Enjoying a gluten-free Thanksgiving dinner

A man putting a thanksgiving turkey in the oven

Thanksgiving is a holiday built around a meal. And the meal is a specific one, with the menu largely set in stone. This can cause some stress for people who have been recently diagnosed with celiac disease. But there’s no need to worry. With a little planning, Thanksgiving dinner can be an easy meal to make gluten-free.

Many of the classic dishes, from the turkey to fruits and vegetables, are naturally gluten-free. For the others, by making a few easy ingredient swaps, using gluten-free products and taking some simple preparation and serving precautions, you can have a delicious traditional Thanksgiving meal.

Should you prepare separate versions of each dish? For the most part, it’s not necessary. You may want to have a few gluten-free side dishes, dinner rolls or desserts. But preparing two versions of especially time-consuming items would add needless stress to the holiday.


The star of Thanksgiving dinner is naturally gluten-free, but you need to be careful of how the turkey is prepared. Beware of turkeys that are self-basting, brined, pre-stuffed, injected with flavoring or basted with sauce during cooking. Self-basting turkeys can have additives derived from wheat. If the turkey is deep fried, make sure the oil wasn’t previously used to fry something containing gluten.


Make sure the gravy isn’t thickened with flour. Corn starch works just as well and is gluten-free. You also need to confirm that the gravy is made from a gluten-free broth base or mix. Gravy packets often have barley or wheat ingredients, like yeast extract. And remember, mashed potatoes often have many ingredients added, like broth and spices, so make sure to run through the ingredient list before eating!


You shouldn’t buy turkey stuffed with regular bread or with corn bread made with flour, but there are plenty of other options. Gluten-free stuffing mixes are widely available. You could also have a stuffing made of wild rice, fruit, and nuts or stuff the turkey with apples, onions, and fresh herbs while baking for extra flavor.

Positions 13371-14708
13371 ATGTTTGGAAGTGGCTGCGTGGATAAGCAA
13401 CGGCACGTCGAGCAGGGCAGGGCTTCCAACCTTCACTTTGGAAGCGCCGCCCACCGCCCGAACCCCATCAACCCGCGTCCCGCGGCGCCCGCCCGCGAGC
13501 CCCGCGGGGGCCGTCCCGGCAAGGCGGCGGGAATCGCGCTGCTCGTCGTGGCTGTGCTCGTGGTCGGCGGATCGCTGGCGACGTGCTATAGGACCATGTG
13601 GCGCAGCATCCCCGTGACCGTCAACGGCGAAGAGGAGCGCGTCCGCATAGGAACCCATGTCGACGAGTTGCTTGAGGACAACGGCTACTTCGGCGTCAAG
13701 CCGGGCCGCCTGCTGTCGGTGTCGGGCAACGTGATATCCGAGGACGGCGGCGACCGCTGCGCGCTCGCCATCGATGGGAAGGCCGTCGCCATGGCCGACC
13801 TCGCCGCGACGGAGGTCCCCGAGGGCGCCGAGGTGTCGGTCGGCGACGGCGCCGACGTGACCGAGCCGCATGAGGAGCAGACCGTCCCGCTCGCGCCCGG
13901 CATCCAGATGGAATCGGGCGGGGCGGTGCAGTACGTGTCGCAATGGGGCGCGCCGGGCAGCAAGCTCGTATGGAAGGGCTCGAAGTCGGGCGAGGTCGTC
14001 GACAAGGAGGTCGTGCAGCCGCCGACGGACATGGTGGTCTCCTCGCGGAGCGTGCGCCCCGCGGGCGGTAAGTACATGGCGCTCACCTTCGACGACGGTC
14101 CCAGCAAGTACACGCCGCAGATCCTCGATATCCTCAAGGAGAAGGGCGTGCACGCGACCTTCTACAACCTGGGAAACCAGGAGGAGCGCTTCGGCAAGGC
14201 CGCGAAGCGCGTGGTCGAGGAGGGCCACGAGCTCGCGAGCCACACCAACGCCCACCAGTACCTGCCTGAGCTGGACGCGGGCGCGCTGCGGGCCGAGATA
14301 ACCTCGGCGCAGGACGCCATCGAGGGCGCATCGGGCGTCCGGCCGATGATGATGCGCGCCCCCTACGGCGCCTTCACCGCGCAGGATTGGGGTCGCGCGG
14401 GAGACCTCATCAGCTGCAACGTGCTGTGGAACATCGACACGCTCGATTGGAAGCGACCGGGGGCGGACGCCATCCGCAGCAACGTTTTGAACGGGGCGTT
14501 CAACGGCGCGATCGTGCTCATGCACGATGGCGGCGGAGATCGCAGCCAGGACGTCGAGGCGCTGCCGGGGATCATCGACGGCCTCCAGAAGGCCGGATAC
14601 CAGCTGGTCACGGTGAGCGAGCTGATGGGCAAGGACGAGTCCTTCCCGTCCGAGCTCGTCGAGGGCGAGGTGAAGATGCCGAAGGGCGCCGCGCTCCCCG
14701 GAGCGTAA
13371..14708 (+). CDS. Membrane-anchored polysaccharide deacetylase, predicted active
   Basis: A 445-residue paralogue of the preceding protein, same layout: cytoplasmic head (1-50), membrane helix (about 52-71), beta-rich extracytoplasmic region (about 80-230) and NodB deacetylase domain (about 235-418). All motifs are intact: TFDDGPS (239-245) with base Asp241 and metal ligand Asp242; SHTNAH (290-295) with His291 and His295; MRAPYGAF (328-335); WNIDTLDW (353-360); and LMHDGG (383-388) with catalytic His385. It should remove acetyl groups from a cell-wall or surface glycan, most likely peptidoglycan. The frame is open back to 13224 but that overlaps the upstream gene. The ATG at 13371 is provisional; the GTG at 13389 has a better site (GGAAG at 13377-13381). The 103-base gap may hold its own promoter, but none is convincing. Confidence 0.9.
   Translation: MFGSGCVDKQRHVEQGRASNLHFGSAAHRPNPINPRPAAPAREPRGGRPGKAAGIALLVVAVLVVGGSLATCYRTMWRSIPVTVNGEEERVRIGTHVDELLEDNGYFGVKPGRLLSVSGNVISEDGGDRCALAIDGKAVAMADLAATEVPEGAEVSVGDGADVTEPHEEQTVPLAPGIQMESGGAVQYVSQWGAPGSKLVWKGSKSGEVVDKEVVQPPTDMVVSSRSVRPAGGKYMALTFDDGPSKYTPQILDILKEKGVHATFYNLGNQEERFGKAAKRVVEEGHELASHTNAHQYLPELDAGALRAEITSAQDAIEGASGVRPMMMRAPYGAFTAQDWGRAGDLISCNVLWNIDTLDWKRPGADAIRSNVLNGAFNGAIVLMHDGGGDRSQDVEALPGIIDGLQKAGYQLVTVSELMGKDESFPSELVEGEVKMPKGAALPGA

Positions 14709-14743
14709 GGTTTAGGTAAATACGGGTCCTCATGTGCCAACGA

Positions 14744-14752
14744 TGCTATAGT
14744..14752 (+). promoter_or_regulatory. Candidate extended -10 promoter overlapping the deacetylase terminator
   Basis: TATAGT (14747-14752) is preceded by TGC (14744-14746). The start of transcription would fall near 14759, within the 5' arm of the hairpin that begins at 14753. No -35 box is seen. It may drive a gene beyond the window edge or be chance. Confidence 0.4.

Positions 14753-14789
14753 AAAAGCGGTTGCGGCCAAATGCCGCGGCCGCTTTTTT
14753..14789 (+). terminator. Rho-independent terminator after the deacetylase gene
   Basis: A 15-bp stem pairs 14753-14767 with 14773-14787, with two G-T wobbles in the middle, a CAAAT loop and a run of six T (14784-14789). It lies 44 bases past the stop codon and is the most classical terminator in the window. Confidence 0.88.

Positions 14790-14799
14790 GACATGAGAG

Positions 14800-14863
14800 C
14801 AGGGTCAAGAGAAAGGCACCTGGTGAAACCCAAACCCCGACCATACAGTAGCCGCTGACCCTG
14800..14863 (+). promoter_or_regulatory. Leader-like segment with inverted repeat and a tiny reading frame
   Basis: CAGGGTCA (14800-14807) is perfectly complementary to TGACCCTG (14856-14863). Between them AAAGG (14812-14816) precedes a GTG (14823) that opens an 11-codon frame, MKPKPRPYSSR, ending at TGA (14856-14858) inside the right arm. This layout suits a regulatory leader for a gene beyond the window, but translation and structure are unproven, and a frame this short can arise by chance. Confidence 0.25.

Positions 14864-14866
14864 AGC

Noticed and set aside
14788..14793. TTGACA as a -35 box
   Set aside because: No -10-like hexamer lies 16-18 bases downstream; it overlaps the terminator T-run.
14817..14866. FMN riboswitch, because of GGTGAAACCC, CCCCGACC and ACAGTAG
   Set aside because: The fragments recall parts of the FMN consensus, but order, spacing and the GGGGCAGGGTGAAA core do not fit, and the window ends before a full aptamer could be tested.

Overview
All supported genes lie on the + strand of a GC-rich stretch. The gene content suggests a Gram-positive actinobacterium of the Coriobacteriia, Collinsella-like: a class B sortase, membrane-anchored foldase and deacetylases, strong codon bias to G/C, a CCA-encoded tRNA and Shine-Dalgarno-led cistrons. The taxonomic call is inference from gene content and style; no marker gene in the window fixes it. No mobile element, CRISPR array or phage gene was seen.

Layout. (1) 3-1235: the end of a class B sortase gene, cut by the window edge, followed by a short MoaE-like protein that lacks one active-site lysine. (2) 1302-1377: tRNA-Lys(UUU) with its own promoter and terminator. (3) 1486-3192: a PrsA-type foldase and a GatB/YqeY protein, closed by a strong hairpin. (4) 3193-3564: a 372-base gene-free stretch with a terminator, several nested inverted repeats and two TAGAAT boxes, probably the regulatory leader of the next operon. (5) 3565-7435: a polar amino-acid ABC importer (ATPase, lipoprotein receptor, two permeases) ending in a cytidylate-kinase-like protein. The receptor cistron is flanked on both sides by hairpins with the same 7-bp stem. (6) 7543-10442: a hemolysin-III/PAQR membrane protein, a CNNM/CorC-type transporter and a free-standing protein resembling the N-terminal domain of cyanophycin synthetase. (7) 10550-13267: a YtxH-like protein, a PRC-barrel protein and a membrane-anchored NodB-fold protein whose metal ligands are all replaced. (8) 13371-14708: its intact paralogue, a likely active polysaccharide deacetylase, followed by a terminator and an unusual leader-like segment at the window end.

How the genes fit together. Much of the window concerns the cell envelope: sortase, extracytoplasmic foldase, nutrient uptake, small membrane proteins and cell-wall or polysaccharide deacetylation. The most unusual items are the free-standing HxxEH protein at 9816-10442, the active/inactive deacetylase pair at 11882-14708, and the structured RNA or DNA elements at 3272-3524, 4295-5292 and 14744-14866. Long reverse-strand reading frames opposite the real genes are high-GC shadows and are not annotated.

Green Bean Casserole

Another Thanksgiving staple, green bean casserole, can also be a gluten-free dish. Just check the ingredients of the cream of mushroom soup. Many have wheat flour, but fortunately there are several gluten-free brands as well. You can also buy gluten-free crispy onion topping. Aldi grocery stores carry many of these seasonal ingredients.


Thanksgiving dessert also can be easily made gluten-free. Many pie fillings, like pecan, pumpkin, and fruit are already gluten-free, so only the crust needs modification. Your family won’t feel cheated; gluten-free crusts are just as good as conventional ones. The ideal pie crust has a tender texture, which a lot of gluten-free flours provide.

A few additional tips for a gluten-free Thanksgiving:

  • Serve yourself first! You will avoid cross-contamination if someone dips a spoon into a gluten-containing dish, then into a gluten-free one. Serve gluten-free dishes in a different area for the same reason.

  • If you are traveling and preparing dishes in somebody else’s kitchen, consider ordering the ingredients online and having them shipped. This will save stress over last-minute shopping for your go-to gluten-free foods at an unfamiliar grocery store.

  • Finally, enjoy the holiday. Families are typically very accommodating, especially around this time of year—and especially if you provide the swap idea. You can say, “Would you mind buying this brand of broth so we know it’s gluten-free?”

In addition to the traditional dishes above, focus on the variety of foods you can eat safely: Brussels sprouts, potato pancakes, greens, cranberry sauce, sweet potatoes, and fruit salad. Just double-check they’re not made with a gluten-containing ingredient. Here’s to a happy and healthy Thanksgiving!

Macy Mears, MS, RDN, LDN, registered dietitian for the pediatric gastroenterology department at UChicago Medicine

Macy Mears, MS, RDN, LDN

Macy Mears, MS, RDN, LDN, is a registered dietitian and works in the section of Pediatric Gastroenterology, Hepatology, and Nutrition as one of their outpatient dietitians. She works with children across different age groups and provides gluten-free diet education to patients with celiac disease and their families.

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